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Linking community and ecosystem dynamics through spatial ecology

Authors

  • François Massol,

    Corresponding author
    1. CEMAGREF – UR HYAX, 3275, route de Cézanne – Le Tholonet, CS 40061, 13182 Aix-en-Provence Cedex 5, France
    2. Department of Integrative Biology, University of Texas at Austin, Austin, TX 78712, USA
      E-mail:francois.massol@cemagref.fr
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  • Dominique Gravel,

    1. Institut des Sciences de l’Evolution, CNRS UMR 5554. Université de Montpellier II, Place Eugène Bataillon, CC 065, 34095 Montpellier Cedex 5, France
    2. Département de biologie, chimie et géographie, Université du Québec à Rimouski, 300 Allée des Ursulines, Québec, Canada G5L 3A1
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  • Nicolas Mouquet,

    1. Institut des Sciences de l’Evolution, CNRS UMR 5554. Université de Montpellier II, Place Eugène Bataillon, CC 065, 34095 Montpellier Cedex 5, France
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  • Marc W. Cadotte,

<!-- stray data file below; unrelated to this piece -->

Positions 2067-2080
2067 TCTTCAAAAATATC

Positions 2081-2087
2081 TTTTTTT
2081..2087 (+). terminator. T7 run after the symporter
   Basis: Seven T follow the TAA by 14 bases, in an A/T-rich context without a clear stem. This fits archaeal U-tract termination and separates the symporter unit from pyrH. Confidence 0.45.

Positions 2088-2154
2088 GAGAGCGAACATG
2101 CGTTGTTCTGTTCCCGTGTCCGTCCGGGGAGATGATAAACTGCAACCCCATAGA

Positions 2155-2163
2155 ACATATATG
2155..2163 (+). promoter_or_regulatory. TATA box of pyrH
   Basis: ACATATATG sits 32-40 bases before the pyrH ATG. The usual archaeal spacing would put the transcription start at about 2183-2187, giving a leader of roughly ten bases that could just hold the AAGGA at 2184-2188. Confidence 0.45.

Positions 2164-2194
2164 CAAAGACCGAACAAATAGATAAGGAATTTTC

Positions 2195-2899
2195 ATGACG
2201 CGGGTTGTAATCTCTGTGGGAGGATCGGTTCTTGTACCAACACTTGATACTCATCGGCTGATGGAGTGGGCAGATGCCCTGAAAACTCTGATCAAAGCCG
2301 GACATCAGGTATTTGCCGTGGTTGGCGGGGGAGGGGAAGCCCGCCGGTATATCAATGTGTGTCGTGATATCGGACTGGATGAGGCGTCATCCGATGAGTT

1. Biological Sciences, University of Toronto-Scarborough, 1265 Military Trail, Toronto, ON, Canada M1C 1A4
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  • Tadashi Fukami,

    1. Department of Biology, Stanford University, 371 Serra Mall, Stanford, CA 94305, USA
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  • Mathew A. Leibold

    1. Department of Integrative Biology, University of Texas at Austin, Austin, TX 78712, USA
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E-mail:francois.massol@cemagref.fr

Abstract

Ecology Letters (2011) 14: 313–323

Abstract

Classical approaches to food webs focus on patterns and processes occurring at the community level rather than at the broader ecosystem scale, and often ignore spatial aspects of the dynamics. However, recent research suggests that spatial processes influence both food web and ecosystem dynamics, and has led to the idea of ‘metaecosystems’. However, these processes have been tackled separately by ‘food web metacommunity’ ecology, which focuses on the movement of traits, and ‘landscape ecosystem’ ecology, which focuses on the movement of materials among ecosystems. Here, we argue that this conceptual gap must be bridged to fully understand ecosystem dynamics because many natural cases demonstrate the existence of interactions between the movements of traits and materials. This unification of concepts can be achieved under the metaecosystem framework, and we present two models that highlight how this framework yields novel insights. We then discuss patches, limiting factors and spatial explicitness as key issues to advance metaecosystem theory. We point out future avenues for research on metaecosystem theory and their potential for application to biological conservation.

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